We have made progress with the auditory memory side of things too and Little Bear is finally able to count! He can get to 5 reliably and to 10 with a little bit of prompting. The best thing about it has been his motivation to keep trying and his determination to succeed with it. He has a very similar attitude to learning his phonics.

When he first started bringing books home to read I got a little concerned. Obviously he is not expected to read words yet so he brings the picture books where you are meant to talk about what’s happening in the pictures. To begin with it was a disaster as he just didn’t get the concept of describing what he saw. I honestly felt it would have been easier to teach him to sight read a word. However, we persevered. I would get him to tell me whatever he could, usually just one word. I would then put that word into a sentence and model it for him. I used questions such as ‘who’ ‘what’s happening’ and ‘where’ to help him give the key information, then I could formulate the sentence for him e.g. Me: “who’s in the picture?” LB: pig Me: “Yeah, what’s the pig doing?” LB: “jumping” Me: “He is jumping. Where is he?” LB: “bed” Me: “Good, the pig is jumping on the bed”.

We continued like that, painfully, page by page, for some time. I assume that’s what happened when he read to his teacher too. He has done brilliantly though and now attempts a sentence for most pages most of the time. There might be some little words missing but he makes a good attempt.

I really noticed his progress when he had his first NHS Speech and Language Therapy appointment last week. The therapist assessed him using a picture description task. When he started giving answers such as “the man is riding a horse and the horse is jumping over the fence” I knew she probably wouldn’t be as concerned about him as I felt she should be or as she would have been had he been seen sooner.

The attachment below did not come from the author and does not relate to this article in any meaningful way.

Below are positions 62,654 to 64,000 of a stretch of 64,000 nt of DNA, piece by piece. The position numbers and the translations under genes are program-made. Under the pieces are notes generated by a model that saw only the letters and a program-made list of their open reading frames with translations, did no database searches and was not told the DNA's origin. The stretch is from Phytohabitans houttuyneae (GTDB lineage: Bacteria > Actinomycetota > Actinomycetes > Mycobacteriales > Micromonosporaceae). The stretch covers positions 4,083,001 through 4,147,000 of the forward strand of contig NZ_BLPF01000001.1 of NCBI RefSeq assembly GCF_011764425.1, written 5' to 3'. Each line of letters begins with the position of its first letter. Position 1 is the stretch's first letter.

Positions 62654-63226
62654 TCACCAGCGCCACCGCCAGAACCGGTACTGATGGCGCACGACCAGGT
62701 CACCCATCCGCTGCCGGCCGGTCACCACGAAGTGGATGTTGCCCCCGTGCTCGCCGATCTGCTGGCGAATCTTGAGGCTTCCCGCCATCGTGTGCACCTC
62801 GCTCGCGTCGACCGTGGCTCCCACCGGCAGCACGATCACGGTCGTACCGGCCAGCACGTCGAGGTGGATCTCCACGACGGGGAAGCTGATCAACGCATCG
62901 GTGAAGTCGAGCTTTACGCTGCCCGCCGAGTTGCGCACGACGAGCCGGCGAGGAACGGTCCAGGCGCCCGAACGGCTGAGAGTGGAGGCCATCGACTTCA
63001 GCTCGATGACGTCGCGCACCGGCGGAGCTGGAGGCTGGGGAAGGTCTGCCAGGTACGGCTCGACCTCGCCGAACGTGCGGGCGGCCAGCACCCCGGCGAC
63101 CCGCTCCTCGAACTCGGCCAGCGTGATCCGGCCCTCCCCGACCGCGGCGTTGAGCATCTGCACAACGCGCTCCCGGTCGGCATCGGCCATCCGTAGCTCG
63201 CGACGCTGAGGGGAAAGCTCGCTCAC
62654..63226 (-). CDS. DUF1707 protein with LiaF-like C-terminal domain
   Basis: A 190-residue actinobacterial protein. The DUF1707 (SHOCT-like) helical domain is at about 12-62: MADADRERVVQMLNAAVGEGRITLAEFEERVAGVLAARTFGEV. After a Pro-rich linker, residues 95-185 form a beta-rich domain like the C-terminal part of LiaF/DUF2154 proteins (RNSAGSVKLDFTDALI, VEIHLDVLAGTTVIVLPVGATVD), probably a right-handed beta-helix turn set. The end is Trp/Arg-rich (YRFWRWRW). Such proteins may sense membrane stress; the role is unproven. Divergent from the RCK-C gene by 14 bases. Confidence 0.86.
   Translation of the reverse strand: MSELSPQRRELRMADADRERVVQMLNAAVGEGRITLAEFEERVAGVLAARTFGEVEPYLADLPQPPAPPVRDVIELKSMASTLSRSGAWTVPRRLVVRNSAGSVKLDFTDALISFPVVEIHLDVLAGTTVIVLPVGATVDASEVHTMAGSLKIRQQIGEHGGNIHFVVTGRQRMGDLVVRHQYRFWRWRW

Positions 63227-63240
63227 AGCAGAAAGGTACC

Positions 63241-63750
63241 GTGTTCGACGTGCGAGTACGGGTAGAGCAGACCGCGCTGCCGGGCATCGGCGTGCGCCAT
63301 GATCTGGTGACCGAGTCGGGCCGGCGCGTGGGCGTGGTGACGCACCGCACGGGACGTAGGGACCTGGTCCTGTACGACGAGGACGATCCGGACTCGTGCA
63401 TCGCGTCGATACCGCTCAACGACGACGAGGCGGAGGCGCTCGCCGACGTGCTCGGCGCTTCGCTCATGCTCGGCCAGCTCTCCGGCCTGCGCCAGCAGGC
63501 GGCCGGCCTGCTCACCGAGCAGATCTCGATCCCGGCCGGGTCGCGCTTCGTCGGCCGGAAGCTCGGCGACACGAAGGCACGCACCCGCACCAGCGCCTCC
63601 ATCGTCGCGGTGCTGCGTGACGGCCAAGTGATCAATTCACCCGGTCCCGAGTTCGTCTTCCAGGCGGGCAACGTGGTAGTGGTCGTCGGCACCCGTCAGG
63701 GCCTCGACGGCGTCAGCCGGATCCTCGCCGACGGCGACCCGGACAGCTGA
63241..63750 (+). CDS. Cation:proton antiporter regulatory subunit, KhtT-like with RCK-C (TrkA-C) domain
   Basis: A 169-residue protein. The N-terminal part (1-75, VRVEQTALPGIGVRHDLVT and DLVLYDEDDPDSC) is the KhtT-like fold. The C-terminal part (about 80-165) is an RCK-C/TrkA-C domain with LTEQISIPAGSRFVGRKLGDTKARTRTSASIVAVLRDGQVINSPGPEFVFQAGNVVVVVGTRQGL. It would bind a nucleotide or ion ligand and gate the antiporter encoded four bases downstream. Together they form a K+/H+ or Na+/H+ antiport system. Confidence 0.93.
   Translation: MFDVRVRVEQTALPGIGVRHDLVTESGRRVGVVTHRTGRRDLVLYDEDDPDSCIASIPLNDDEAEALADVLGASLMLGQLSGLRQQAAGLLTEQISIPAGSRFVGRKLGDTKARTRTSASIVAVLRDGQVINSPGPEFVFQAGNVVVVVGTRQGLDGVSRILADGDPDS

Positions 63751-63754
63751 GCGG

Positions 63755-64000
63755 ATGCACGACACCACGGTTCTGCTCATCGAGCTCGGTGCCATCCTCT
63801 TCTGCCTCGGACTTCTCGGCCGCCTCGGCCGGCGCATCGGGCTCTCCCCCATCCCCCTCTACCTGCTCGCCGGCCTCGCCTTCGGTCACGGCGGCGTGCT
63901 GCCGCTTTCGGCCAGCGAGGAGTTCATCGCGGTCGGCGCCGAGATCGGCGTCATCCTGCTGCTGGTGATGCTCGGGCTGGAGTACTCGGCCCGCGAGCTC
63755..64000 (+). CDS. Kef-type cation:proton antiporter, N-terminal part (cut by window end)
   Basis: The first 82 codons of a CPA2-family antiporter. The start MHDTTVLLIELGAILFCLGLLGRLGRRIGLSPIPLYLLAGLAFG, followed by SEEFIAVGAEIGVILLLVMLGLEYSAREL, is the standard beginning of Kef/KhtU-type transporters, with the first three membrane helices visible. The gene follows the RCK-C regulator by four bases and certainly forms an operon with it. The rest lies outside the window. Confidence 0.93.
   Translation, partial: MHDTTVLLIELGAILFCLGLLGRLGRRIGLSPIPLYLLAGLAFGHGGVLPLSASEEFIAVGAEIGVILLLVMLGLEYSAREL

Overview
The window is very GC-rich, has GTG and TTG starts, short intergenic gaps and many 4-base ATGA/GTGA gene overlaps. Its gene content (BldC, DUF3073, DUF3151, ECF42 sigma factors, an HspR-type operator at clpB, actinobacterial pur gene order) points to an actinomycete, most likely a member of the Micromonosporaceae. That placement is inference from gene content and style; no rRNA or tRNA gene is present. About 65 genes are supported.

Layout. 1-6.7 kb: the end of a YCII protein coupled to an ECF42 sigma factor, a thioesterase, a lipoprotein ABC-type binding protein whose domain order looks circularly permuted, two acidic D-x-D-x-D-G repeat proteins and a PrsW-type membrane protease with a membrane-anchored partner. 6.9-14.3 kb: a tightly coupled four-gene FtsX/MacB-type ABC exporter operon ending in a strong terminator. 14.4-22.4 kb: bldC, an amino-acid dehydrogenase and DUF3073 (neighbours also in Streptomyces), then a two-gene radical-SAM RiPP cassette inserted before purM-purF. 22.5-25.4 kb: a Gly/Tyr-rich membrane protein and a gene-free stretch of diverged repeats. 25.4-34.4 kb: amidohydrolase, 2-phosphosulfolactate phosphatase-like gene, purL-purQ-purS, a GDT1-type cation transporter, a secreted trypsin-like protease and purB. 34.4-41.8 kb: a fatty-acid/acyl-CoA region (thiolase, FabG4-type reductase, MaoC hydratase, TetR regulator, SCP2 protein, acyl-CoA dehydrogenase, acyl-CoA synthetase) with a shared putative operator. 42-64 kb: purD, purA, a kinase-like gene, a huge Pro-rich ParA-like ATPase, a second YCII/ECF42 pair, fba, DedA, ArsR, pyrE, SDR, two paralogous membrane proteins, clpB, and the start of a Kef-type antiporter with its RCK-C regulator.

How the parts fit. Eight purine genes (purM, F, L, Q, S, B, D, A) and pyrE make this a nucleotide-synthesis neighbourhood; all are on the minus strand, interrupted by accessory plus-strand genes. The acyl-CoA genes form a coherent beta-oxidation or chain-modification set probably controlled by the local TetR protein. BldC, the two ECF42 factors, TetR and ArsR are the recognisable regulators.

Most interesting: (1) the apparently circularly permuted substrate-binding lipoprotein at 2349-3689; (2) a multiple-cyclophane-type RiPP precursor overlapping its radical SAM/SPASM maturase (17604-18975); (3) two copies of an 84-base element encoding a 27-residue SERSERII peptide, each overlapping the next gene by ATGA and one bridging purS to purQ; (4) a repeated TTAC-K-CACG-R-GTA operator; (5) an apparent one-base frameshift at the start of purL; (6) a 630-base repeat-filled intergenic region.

Unfortunately it has taken 8 months and them cancelling 4 appointments for us to finally get an assessment. I didn’t find it a particularly fun experience, mainly because I wanted to be able to attend the sessions with my parent hat on, not my Speech and Language Therapist hat but when I walked in the first thing she said was “so you’re a Speech and Language Therapist I believe?”. Someone had helpfully written it on the referral form… Little Bear was also having some sort of regressive behaviour moment and suffice it to say that it was stressful to manage him with a professional looking on.

Either way, he is now in the system and will be attending for regular therapy soon. I’m not loving the idea of having to take him out of school for it and I don’t think he is either, judging by the size of the meltdown that took place when I tried to get him back to school after the first appointment. However, I know that school will carry out any programmes given to them and we have been talking about his Pupil Premium funding and whether any of that could be used to provide speech and language input that is more integrated with his education.

We are continuing to scale the word mountain that I talked about in Living with Speech and Language Difficulties. We are getting there, word by word, syllable by syllable. I don’t think the pinnacle is in sight yet but we continue to climb and that is the best we can ask.

 

 

 

 

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Speech & Language & School